‘“As other men long for hearth and home, or wife and child, he would always return to neon light and reception, chambermaid and porter,” is how he puts it in his serial ‛Hotelwelt’ [Hotel World],’ Mark Schaevers notes of the writer Joseph Roth (1894-1939) in his excellent book ‘Ostend, the summer of 1936’ (Oostende, de zomer van 1936).
Although most hotels no longer have a porter, and it is a long time since neon light has been a feature of the hotel world, I share this idiosyncrasy with Joseph Roth: I long for hotels. A good hotel combines familiarity, a certain sense of security, with the temporary, the indefinite. A hotel is a halfway house.
Since I left Amsterdam in 1995, I have regularly returned to the city – work, mother, lover etcetera, there have always been reasons, too many reasons in fact.
Via a couple of detours, among them the ‘Flowering Radish’ (Bloeiende Ramenas) on Haarlemmerdijk and the Amstel Hotel, I ended up at the Ambassade Hotel, where I found what I was looking for.
It would be too much to recount my history at the Ambassade Hotel, and it would also be indiscreet – a hotel owes its existence in part to secret and clandestine meetings, although the clandestine nature of the meeting is often only a product of one’s own imagination – but in particular I would like to mention my godson’s eighth birthday, which he celebrated there in the summer of 2012, with entertainment by the magician Falicanto.
I had given birthday parties for him at the Ambassade before – after all, the hotel was where I lived when I was in Amsterdam – and after the first of them, Wim, who more than any other member of staff is to me the personification of the Ambassade Hotel, had confided that they had found confetti all over the hotel for days afterwards. So I had gone in search of other sources of amusement – he was a little old for confetti anyway – and with some help I had found Falicanto.
The magician agreed to come, some 15 boys and girls were invited for the show, and I eagerly played the role of host and surrogate father to my godson.
The children had installed themselves in the breakfast-cum-reception room with cake and soft drinks. A proportion of the cake had swiftly been rubbed into the carpet and some of the chairs, but that’s the advantage of a hotel: people expect stains. All guests make stains, only some less than others.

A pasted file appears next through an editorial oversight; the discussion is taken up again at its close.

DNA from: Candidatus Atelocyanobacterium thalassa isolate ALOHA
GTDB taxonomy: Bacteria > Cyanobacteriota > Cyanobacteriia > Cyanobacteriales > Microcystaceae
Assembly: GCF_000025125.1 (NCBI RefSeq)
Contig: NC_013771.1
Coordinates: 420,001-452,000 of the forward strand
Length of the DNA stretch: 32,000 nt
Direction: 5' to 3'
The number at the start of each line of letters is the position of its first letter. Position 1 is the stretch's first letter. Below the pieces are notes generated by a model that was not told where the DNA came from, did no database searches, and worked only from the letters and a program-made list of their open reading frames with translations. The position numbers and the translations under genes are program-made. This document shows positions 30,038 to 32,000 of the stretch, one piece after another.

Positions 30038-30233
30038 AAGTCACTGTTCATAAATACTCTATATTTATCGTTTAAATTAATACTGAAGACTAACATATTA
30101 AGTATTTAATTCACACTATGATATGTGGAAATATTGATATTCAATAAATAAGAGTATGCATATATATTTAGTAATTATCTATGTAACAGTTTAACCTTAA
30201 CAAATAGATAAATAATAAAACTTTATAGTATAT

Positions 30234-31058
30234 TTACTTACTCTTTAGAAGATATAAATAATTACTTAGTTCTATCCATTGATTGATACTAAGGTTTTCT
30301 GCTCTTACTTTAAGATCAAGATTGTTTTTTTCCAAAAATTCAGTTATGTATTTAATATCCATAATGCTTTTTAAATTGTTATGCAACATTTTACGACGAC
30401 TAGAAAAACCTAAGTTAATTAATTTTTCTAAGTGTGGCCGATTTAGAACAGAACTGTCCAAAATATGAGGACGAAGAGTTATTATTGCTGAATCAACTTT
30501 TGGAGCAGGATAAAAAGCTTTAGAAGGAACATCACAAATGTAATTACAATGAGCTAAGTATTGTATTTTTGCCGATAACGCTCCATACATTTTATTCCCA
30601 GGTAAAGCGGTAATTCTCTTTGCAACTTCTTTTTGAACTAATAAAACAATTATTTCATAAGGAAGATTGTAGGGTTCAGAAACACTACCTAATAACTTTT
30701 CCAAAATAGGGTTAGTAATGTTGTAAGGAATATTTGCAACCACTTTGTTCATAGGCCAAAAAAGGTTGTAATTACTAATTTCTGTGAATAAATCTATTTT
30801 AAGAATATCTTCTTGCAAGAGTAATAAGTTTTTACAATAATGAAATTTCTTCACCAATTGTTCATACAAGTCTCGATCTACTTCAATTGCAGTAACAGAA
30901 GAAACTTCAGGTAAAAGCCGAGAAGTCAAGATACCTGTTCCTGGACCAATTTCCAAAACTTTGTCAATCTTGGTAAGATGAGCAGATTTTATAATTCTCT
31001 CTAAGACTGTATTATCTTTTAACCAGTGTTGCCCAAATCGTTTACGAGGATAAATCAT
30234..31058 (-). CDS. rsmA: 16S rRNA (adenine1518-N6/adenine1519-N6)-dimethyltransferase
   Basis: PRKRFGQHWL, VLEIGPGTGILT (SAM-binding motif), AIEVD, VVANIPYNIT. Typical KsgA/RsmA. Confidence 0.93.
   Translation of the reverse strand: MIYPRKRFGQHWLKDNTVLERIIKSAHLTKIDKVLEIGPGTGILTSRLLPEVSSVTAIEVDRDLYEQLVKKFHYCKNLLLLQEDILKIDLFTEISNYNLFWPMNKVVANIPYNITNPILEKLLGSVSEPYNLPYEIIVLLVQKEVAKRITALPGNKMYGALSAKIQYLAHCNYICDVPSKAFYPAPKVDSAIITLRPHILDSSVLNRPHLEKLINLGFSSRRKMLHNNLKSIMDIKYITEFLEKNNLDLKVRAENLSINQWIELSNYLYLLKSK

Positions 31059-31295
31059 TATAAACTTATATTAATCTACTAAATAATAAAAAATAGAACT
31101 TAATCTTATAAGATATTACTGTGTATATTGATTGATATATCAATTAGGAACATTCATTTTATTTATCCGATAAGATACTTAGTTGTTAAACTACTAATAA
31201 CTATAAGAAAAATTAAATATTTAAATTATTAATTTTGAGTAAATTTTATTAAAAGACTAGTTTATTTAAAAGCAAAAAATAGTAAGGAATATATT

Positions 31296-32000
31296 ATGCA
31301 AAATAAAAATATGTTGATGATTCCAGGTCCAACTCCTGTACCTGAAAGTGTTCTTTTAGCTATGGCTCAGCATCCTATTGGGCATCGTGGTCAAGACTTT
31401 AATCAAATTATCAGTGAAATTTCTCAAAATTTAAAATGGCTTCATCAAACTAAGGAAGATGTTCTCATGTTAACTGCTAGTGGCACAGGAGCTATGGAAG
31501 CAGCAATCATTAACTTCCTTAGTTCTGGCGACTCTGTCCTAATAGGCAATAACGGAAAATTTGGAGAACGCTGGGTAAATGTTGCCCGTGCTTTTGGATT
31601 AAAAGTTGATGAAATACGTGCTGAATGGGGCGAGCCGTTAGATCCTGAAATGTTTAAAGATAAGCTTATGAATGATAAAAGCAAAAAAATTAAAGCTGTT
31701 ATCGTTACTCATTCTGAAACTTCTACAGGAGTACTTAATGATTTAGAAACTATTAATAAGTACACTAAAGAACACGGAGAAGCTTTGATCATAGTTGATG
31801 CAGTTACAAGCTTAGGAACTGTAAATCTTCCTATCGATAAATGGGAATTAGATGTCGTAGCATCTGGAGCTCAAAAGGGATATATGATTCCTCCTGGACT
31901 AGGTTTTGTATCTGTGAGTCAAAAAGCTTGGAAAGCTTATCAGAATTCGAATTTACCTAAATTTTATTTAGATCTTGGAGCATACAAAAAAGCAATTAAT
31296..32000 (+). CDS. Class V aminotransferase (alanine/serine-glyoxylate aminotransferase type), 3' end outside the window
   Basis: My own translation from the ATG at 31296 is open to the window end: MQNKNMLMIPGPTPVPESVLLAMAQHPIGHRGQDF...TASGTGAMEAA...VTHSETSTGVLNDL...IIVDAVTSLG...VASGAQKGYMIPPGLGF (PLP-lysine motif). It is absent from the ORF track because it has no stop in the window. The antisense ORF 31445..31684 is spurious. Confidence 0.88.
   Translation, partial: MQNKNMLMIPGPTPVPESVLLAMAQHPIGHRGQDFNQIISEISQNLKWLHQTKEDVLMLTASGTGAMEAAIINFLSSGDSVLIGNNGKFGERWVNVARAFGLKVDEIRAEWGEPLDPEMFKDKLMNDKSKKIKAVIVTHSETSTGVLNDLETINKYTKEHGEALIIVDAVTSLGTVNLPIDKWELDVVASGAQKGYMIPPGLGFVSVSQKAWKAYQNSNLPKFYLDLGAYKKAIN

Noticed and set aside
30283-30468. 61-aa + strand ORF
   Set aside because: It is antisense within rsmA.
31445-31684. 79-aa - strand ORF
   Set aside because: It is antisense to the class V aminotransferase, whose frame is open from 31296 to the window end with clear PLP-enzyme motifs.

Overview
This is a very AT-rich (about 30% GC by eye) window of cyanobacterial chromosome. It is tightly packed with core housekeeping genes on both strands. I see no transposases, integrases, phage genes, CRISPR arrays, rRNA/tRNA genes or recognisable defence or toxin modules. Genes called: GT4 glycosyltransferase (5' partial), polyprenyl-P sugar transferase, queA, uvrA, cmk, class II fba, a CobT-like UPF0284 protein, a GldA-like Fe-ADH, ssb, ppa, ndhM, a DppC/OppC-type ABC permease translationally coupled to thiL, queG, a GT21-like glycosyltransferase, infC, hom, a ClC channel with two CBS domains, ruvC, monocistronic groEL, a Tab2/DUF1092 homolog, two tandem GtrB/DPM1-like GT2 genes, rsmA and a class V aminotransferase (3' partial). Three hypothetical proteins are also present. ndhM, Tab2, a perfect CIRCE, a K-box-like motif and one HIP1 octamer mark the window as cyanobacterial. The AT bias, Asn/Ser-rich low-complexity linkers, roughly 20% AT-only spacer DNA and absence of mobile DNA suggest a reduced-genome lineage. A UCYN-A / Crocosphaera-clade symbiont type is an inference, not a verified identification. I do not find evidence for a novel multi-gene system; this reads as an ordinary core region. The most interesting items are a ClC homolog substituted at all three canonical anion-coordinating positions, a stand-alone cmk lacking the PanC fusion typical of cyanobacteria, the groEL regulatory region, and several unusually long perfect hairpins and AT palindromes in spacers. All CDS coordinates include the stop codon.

The children, who by this point had been informed that the magician was coming, had the air of spectators at the Colosseum, interested to see people being mauled by wild animals, the only difference being that a few of my godson’s friends were keen to play the role of the wild animal themselves.
One boy said to me, ‘I don’t like magicians, can I go and play at the back?’
‘No,’ I said. If one of the boys went to play ‘at the back’, they would all go and play at the back, and the magician would be left to perform his tricks for a couple of stray adults, I couldn’t do that to him.
The magician arrived, a thin, shy man who said he might have to cut the performance short because his girlfriend was ill. I became even more concerned that my godson’s sweet little friends would metaphorically tear him to pieces. The opposite happened, and diffidently he won their hearts, or at least their admiration.
A hotel, I realise, is also a conjuring trick. The staff do the magic, if all goes well the guests don’t see how the tricks are done, and they go home satisfied, wanting nothing more than to come back soon, because although there is a lot at home, there generally aren’t any real magicians.
Home is to a good hotel as sliding doors are to a wide stage.